Who are the Assyrian Christians?
Islamic State militants have abducted at least 90 Assyrian Christians in north-eastern Syria, sources have confirmed, though the number could be as many as 200.
Jihadists undertook dawn raids in a number of villages near Tel Hmar, south of the Khabour river, on 23 February.
An ancient branch of Christianity, the Assyrian Church of the East has roots dating back to the 1st century AD. Assyrian Christians speak Aramaic, the language of Jesus, and have origins in ancient Mesopotamia – a territory which is now spread over modern day northern Iraq, north-east Syria and south-eastern Turkey.
They are not in communion with the Orthodox Church communities, nor with the Catholic Church, and mainly follow East Syrian Rite liturgy.
The ethno-religious group has suffered extreme persecution in the past. In the 1890s, the Assyrian genocide wiped out around half of the population, an estimated total of between 275,000 and 300,000 deaths. The collapse of the Ottoman Empire in 1923 then forced many Assyrians, Armenians, Greeks and Georgians to emigrate, with most settling in Europe.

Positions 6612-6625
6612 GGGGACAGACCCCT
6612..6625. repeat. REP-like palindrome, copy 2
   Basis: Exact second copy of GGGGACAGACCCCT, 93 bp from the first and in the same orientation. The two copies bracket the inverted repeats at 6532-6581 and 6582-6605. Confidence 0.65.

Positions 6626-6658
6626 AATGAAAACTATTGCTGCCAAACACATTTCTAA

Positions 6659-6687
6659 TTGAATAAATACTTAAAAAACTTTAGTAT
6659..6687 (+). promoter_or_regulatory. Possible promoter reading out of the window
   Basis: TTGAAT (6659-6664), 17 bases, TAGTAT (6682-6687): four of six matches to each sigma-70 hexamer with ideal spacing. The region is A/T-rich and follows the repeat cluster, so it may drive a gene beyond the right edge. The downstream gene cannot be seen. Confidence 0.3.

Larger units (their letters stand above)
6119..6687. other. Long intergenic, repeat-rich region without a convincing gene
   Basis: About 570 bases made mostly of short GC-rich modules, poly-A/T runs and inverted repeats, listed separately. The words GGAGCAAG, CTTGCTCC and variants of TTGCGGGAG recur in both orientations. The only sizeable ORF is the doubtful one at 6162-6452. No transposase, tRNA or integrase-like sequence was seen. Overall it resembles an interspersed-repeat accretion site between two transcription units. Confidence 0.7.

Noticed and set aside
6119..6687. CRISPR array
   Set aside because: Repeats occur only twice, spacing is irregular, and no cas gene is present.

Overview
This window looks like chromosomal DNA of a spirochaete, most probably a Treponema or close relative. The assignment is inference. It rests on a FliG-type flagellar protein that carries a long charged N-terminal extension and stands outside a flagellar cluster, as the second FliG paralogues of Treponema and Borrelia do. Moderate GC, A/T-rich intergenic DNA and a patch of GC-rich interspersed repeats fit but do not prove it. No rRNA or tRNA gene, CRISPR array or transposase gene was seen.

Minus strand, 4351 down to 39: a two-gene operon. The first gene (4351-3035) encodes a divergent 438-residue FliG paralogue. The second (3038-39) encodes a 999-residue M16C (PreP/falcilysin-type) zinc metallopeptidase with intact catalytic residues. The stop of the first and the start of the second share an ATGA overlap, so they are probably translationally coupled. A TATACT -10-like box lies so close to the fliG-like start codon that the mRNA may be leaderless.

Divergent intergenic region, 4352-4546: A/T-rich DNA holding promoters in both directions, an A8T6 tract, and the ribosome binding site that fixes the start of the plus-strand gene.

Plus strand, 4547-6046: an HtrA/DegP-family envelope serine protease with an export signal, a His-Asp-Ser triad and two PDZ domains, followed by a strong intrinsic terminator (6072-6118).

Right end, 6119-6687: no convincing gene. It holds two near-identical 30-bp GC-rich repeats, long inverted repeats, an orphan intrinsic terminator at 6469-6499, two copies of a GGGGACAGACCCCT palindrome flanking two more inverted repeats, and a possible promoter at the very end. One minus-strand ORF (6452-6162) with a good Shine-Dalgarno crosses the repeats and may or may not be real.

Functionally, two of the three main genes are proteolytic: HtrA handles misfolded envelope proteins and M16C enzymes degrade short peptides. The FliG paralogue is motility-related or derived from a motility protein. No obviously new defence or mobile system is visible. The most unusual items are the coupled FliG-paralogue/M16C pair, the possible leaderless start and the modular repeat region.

At least 400,000 Assyrians fled Iraq between 2003 and 2009, and many more left when IS began its insurgency last year. Campaigners now fear that those who remain are facing another genocide at the hands of the Islamist group.
"Unfortunately, I have to say so," Ninson Ibrahim, Senior Syria Advisor for A Demand for Action (ADFA), a group campaigning for the protection of religious minorities, told Christian Today.
"ISIS have been in this territory for quite some time, for several months, and they have been trying to get inside the big cities but have failed, so it seems they are trying to occupy the villages surrounding those cities instead.
"It started in Iraq and now it's also happening in Syria, and the Assyrian people have their roots in Iraq and Syria, but most have now fled the Middle East. So maybe they won't be extinguished, but they will definitely not be living in their home countries."
ADFA is calling for greater support for minority groups most vulnerable to IS militants. "If nothing is done, I think there won't be any Christians left in Syria, or Assyrians at all, unfortunately that's the truth," Ibrahim said.